I sat at a local bar the other day and listened to people talking. There was laughter, clinking of glasses and happy chatter. There was also an awful lot of “it’s all about me.”
I was tired, still a bit run down from being sick and having some minor surgery done, so I was more subdued and quiet than usual. Shocking and difficult to imagine, I know. And perhaps that is why it rubbed me the wrong way: No. It is not all about you. It is never all about you.
Or perhaps it was the rawness still of the latest national tragedy, the bombings at the Boston Marathon. Tragedies always seem to end up quickly becoming storylines in each and every single person’s life — no matter how far away we were and no matter how tenuous or nonexistent our connection.
After 9-11, for example, it seemed like suddenly every one in the entire United States of America was either in New York City or the Washington, DC area on that day, or was supposed to have been on one of those doomed flights. The physics of this is amazing, let alone the psychology. Even those who were honest about not being anywhere near the incidents often talked about how traumatized they were — how traumatized they still are.
People I know in “Flyover Country” — those mostly flat but beautiful states in the middle of America — had to express to me, with tight grips on my arms and wild wide looks, how fearful and stressed they still are. Panicked! I could die at any minute! It could happen to me!
I love “Flyover Country”: one side of my family comes from there and I adore my dearly-departed mother, who comes from the tiniest of towns in the Northeast corner of Iowa, where the rest of her extended family still resides. But.... I’m very, very sorry — many Americans don’t even know where you are, let alone some inspired terrorist, whether here or on the other side of the world.
Don’t even get me started on the millions spent on “terrorism protection” for a road connecting two of the small towns near me that happens to cross a water reservoir.... Because yes, small towns high up in the mountains of Colorado show up on a map found internationally — heck, some of my friends from the city near me can’t even find my adopted hometown without help!
I understand the instinct: the need to connect, to empathize, to be a part of an experience. It’s why we call them “shared experiences”; why we call them “national tragedies.”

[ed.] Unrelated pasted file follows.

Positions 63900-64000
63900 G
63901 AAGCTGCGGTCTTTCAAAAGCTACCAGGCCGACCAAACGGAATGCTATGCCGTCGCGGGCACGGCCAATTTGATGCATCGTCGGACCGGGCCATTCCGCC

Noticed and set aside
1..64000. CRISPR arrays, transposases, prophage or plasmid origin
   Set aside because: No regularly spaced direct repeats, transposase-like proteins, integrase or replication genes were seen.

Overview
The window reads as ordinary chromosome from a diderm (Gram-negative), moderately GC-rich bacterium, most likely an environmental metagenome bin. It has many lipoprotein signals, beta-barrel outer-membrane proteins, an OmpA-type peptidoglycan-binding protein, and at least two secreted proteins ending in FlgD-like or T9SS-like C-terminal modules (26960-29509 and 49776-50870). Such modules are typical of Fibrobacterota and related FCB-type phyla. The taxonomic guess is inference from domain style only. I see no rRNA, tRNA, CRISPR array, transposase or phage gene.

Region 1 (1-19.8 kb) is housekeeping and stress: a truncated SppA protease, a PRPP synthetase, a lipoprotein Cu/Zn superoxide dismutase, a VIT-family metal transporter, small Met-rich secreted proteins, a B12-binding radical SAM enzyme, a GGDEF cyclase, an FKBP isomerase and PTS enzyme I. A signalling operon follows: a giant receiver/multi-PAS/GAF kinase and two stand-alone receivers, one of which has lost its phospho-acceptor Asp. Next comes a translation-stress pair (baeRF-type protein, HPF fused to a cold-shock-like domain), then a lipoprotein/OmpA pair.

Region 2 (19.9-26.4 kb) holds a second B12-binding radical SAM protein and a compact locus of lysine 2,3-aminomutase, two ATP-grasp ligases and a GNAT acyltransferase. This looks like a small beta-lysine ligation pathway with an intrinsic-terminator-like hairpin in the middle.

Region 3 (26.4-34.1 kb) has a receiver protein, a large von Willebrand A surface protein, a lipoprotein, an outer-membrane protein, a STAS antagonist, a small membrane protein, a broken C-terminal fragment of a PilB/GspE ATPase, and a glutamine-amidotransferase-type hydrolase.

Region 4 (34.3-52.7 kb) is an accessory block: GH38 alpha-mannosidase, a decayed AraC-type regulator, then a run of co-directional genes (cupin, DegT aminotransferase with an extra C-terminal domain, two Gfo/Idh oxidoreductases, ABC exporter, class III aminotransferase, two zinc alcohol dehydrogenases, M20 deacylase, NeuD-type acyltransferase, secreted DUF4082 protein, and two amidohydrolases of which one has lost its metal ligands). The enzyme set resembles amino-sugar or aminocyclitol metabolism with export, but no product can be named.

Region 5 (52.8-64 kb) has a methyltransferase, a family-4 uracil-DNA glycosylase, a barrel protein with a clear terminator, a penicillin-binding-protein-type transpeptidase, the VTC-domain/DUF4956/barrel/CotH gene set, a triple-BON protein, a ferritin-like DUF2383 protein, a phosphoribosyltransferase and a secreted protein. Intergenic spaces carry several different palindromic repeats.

In the nitty-gritty though, they are not. They are not shared and they are not national — they are so very deeply personal. The families that lost loved ones do not see what they are going through as your experience, your tragedy. They see it only as theirs.
I have been on the “periphery” of far too many tragedies, and perhaps because of my connections to these tragedies, I deeply understand the need for people to want to be a part of it — as bizarre and awful as that sounds. As why? Why would you want to be a part of a tragedy? Why would you want to share or experience that?
I can tell you that my tiny experiences in these tragedies are more than I would want any one else to go through — let alone the experiences of those directly involved.... And my experiences — my “all about me” — were tiny indeed:
Working in the U.S. Capitol and hearing what I think simply must be nothing more than a stack of chairs falling, until a Capitol Police officer runs by with his gun drawn and his radio cackling about “Shots fired, shots fired. Man down.” Learning quickly that a gunman had entered the building just down the stairs from our office, two officers were down (and sadly both died), and who knows if there might be another gunman.... And doing nothing more then taking a single deep breath before turning to address the phones that now won’t stop ringing as reporters try desperately to get information about the shooting, and we’re the only ones “open”, the only ones answering. In brief moments, staring up at our bank of televisions — I worked in the press office of a member of leadership, so we had four televisions on the wall covering all major networks — and realizing that the information I just gave to a reporter was being read aloud on national television moments after I said it.